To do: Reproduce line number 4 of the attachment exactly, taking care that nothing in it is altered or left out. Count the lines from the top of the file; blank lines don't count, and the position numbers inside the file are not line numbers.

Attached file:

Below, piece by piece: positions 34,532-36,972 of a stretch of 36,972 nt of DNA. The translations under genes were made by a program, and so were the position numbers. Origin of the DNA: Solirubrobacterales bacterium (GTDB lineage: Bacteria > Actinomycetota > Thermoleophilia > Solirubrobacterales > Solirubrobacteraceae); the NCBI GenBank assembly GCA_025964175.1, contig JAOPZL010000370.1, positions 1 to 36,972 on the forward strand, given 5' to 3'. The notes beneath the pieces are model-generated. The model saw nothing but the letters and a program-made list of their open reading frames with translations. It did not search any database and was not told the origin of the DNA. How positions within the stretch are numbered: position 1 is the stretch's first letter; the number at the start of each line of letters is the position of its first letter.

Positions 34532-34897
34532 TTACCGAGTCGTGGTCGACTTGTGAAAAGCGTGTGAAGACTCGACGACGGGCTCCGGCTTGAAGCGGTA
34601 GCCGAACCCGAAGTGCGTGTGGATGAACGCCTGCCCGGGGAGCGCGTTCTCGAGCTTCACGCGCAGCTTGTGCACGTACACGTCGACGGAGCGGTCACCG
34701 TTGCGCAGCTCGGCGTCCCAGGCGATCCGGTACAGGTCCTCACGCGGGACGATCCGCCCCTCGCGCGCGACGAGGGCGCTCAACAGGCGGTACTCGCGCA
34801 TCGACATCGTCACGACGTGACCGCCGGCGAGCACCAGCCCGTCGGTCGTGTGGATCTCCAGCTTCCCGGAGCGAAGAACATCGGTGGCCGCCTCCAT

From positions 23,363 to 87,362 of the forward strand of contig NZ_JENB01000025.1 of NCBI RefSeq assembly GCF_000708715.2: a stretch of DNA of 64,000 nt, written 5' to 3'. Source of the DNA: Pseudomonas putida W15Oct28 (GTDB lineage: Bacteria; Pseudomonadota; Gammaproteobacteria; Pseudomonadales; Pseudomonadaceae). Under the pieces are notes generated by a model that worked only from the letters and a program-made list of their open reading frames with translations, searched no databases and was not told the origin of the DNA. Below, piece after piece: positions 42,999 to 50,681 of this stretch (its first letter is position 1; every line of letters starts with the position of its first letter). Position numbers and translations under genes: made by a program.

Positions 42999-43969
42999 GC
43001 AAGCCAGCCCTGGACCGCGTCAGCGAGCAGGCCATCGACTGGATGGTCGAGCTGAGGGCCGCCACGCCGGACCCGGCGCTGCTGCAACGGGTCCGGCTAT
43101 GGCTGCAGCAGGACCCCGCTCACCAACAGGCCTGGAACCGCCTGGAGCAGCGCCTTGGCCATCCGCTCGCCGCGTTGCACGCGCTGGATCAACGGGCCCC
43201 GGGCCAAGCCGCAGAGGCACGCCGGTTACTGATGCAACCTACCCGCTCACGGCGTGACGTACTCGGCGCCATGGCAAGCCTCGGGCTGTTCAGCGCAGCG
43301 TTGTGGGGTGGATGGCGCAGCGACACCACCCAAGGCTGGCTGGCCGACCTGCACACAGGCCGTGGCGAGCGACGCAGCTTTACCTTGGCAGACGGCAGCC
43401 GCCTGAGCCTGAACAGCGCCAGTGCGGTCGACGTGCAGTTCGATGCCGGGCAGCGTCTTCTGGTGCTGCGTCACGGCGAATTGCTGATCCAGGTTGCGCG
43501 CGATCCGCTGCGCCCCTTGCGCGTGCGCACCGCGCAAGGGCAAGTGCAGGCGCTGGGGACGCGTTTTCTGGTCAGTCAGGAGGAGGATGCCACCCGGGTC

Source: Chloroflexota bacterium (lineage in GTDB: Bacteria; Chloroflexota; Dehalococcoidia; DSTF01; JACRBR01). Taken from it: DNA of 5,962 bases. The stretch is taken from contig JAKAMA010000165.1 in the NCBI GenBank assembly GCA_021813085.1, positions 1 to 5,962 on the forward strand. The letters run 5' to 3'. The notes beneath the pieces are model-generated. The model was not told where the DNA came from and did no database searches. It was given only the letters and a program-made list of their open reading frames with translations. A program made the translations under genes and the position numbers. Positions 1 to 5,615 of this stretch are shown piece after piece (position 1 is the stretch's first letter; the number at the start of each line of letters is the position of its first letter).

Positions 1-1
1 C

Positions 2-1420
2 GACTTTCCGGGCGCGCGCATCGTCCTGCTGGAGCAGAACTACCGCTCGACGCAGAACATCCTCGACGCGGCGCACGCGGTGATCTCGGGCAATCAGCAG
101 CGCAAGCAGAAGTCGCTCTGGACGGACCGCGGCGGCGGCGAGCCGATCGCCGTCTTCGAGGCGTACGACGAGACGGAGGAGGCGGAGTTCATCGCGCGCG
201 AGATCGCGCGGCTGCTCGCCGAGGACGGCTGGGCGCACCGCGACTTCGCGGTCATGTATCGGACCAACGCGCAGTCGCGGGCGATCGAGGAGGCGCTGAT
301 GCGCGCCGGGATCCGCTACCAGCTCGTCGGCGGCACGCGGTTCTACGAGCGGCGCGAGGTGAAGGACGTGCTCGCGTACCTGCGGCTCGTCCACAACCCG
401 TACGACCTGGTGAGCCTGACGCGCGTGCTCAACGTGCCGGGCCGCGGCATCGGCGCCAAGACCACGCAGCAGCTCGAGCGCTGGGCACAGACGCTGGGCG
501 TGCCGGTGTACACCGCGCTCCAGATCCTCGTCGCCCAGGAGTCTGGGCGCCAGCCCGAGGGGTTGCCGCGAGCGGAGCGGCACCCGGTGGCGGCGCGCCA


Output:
34601 GCCGAACCCGAAGTGCGTGTGGATGAACGCCTGCCCGGGGAGCGCGTTCTCGAGCTTCACGCGCAGCTTGTGCACGTACACGTCGACGGAGCGGTCACCG